When the pandemic first started to majorly impact international air travel, many airlines decided to park their unused planes in desert storage. For example, many Asian airlines like Cathay Pacific and Singapore Airlines are storing their jumbos in Alice Springs.
Many planes end up in desert ‘boneyards’ at the end of their career, too. But despite Russia’s enormous size, the country has few genuine deserts where you’d store decommissioned aircraft – indeed, many aircraft end up in urban environments, quietly decaying out in the suburbs.
@_klary, a Russian journalist and drone pilot, has shared some remarkable drone shots of Eastern European boneyards filled with all sorts of obscure aircraft from the former Soviet Union – planes that many Westerners may have never had the chance to fly in or even see (other than maybe in some Reagan-era fearmongering news bulletin).
Take this bird’s eye view he shared of an urban boneyard in the village of Grushino in eastern Ukraine. Soviet-era fighter jets like Sukhoi Su-34s and Mikoyan MiG-29s can be seen parked haphazardly in an abandoned lot, alongside smaller ‘trainer’ aircraft and a passenger jet that has ‘CCCP’ (i.e. ‘USSR’) emblazoned on its wings.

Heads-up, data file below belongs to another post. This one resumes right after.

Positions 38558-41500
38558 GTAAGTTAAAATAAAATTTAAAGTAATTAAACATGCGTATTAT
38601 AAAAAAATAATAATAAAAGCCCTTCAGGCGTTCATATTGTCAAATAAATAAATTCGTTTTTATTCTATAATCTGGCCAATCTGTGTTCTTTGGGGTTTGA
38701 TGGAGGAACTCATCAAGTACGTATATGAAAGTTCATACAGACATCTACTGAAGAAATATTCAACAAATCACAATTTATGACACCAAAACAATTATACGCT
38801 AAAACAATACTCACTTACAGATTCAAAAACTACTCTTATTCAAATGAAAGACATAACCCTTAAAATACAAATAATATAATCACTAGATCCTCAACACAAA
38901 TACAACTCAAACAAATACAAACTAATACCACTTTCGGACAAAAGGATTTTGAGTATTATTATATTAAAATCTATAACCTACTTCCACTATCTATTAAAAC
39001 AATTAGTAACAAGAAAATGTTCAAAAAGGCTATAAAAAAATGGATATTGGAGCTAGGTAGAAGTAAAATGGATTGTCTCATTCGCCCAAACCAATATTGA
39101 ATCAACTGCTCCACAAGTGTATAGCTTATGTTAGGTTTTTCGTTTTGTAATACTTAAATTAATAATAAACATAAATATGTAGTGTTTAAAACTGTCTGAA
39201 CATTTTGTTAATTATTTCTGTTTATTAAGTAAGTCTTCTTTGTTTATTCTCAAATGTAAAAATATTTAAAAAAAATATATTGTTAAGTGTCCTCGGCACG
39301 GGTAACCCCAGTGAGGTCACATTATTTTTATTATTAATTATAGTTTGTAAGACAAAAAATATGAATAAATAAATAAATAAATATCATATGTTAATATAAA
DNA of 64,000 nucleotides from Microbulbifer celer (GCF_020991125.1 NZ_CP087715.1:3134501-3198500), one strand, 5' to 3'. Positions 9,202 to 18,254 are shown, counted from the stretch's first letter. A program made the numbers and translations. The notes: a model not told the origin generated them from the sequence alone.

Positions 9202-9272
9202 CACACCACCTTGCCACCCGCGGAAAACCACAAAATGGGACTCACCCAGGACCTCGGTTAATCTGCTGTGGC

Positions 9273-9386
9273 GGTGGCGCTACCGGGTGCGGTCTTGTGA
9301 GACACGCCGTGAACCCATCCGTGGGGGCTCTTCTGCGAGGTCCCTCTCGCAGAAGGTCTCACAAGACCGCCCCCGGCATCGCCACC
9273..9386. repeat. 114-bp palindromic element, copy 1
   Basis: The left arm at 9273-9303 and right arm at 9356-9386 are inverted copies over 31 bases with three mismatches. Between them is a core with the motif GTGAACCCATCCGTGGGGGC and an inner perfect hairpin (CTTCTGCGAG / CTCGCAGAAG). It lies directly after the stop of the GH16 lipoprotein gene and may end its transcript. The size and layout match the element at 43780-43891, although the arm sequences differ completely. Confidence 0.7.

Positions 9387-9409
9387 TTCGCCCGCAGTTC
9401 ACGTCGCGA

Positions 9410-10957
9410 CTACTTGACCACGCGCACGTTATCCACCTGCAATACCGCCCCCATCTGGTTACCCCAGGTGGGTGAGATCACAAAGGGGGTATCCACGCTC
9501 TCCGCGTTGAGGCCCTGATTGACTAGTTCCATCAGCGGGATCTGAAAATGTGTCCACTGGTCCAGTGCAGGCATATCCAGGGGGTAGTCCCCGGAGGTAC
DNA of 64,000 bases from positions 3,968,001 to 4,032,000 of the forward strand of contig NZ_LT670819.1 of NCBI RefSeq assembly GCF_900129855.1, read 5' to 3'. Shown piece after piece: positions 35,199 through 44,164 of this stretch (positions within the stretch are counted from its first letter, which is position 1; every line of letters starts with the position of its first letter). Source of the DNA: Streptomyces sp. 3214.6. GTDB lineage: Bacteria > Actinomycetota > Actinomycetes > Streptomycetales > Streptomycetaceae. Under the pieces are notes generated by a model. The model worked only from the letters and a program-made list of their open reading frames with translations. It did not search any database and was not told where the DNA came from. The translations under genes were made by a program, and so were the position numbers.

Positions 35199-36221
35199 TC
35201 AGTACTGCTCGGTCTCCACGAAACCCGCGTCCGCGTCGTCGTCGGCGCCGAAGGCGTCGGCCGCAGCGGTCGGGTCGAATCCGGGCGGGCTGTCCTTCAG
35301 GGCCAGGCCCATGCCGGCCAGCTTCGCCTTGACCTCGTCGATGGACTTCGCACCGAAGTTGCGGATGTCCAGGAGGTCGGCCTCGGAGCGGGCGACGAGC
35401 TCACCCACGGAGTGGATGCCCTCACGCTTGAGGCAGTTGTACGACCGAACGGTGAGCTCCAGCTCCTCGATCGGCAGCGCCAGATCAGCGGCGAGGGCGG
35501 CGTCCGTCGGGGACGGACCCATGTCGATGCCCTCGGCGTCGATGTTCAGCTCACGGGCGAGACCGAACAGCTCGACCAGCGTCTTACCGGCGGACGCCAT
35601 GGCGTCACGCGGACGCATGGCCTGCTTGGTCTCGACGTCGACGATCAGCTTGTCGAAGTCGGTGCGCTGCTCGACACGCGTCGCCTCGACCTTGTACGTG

It serves as a poignant reminder of the perils of the Cold War when the USA and the USSR were locked in an ever-escalating arms race for world domination – as well as how drastically the collapse of the Soviet Union continues to shape daily life and politics in the former Eastern Bloc.
In a world where air travel is largely dominated by Boeing and Airbus’ planes, it’s easy to forget that the USSR (and later Russia) had its own ecosystem of passenger jets: like these Tupolev and Ilyushin planes @_klary captured in Moscow.
Perhaps the most striking photo he’s ever taken is of this abandoned Antonov An-24 turboprop that’s literally had a hotel built around it, just off the M4 “Don” highway. Our intrepid drone pilot explains that “the owners of the hotel for truckers decided to make it different from the others.”
Different is indeed the operative term…
If you thought Russian fighter planes was the scariest thing you could see with a drone, check out this Australian photographer who specialises in capturing footage of sharks near your favourite beaches…